This Tudor-style home in Greer was built in 1921 for Clara Davenport, widow of businessman Malcolm Davenport and daughter-in-law of D.D. Davenport, owner of the Greer Oil Mill Company. The home remained in the Davenport family through much of the twentieth century.
The 6,000-suare-foot home sits on two-and-a-half acres and includes a swimming pool, pool house, and three-bay carriage house, also in the Tudor style.
The Davenport House is listed in the National Register:
The Davenport House, built in 1921, is significant as an outstanding example of a Tudor Revival residence of the period; as an important residential design by prominent Greenville architects James Douthit Beacham and Leon LeGrand; and also for its association with the Davenport family of Greer, one of the city’s most prominent twentieth century business families. The house features a dominant cross gable, steeply pitched roof, and abundant half-timbering which places this residence well within the Tudor Revival style. The expansive 6,000 square foot plan rests on a poured concrete foundation.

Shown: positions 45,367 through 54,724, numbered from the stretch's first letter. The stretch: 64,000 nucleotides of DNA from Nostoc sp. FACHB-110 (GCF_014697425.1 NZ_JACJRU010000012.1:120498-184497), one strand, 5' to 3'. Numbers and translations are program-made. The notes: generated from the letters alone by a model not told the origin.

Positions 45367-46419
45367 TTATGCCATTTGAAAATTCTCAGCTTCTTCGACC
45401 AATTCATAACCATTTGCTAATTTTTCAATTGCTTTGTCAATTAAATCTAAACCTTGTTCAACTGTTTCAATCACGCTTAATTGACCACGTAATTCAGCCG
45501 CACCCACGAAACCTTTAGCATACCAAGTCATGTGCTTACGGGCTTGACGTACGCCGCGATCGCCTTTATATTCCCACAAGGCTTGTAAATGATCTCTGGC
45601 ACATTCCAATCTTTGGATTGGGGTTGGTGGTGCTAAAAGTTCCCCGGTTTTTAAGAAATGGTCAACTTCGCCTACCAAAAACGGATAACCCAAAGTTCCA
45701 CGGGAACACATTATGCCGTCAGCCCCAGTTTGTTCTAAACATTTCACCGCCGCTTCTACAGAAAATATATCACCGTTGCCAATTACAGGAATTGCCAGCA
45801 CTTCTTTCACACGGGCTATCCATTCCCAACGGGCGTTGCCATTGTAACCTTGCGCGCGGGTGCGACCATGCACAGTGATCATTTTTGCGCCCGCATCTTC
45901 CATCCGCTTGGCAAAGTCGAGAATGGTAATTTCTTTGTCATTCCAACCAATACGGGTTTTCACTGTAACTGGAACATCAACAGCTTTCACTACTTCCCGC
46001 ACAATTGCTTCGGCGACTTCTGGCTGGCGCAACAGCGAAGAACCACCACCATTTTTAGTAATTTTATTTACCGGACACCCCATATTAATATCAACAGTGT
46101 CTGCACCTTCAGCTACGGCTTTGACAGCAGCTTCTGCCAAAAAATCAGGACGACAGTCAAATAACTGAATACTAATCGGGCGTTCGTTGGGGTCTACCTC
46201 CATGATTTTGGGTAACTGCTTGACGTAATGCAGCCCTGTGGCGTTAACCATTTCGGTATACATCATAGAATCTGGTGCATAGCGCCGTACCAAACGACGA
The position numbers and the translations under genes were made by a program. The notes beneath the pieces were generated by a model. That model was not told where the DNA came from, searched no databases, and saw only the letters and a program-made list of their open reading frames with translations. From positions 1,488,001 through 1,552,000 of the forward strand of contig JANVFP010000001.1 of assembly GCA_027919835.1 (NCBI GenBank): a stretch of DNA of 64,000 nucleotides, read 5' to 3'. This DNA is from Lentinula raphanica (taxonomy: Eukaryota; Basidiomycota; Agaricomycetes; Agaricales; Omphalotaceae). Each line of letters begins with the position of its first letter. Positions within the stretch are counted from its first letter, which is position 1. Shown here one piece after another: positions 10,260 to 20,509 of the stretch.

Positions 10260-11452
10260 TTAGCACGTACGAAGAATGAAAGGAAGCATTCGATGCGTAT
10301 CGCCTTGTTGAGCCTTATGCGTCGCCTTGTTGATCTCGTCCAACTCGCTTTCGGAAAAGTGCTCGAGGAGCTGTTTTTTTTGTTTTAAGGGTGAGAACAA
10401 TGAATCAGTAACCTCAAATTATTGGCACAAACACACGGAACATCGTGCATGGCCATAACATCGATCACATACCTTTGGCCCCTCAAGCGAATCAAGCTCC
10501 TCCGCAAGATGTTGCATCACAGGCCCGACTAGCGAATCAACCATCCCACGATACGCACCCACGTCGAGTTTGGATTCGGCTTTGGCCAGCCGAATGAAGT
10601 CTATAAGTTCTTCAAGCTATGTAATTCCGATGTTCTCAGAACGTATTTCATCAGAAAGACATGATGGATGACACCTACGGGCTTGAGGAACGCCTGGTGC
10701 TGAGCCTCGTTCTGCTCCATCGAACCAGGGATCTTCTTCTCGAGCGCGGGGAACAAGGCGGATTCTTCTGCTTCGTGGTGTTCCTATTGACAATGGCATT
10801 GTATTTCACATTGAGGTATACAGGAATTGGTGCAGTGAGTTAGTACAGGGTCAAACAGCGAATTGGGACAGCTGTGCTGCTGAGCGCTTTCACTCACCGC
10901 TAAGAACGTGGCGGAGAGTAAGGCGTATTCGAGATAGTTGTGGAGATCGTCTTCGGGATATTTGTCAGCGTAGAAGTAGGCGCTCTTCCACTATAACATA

The mass of the house is dominated by a two-story rectilinear block, interrupted by a front and rear projecting double height cross gable and a third shedded volume that joins with the rear projection. The roof is largely lateral in orientation, but is complicated by the intersection of three cross gables and two sheds. The exterior is comprised of cast stone, hand-made yellow brick, and stucco. These three materials are demarcated by a structure of dark brown heavy oak half-timbering. The base of the house is formed by several courses of rough-surfaced cast stone terminated by a water table at the first floor level. The three-bay coach house and pool house, of matching stucco and timber finish, stand at the side and rear to the main house. The landscaped property also features an encircling yellow brick and heavy timber fence, complete with elaborately detailed and slate roofed entrances to the garden.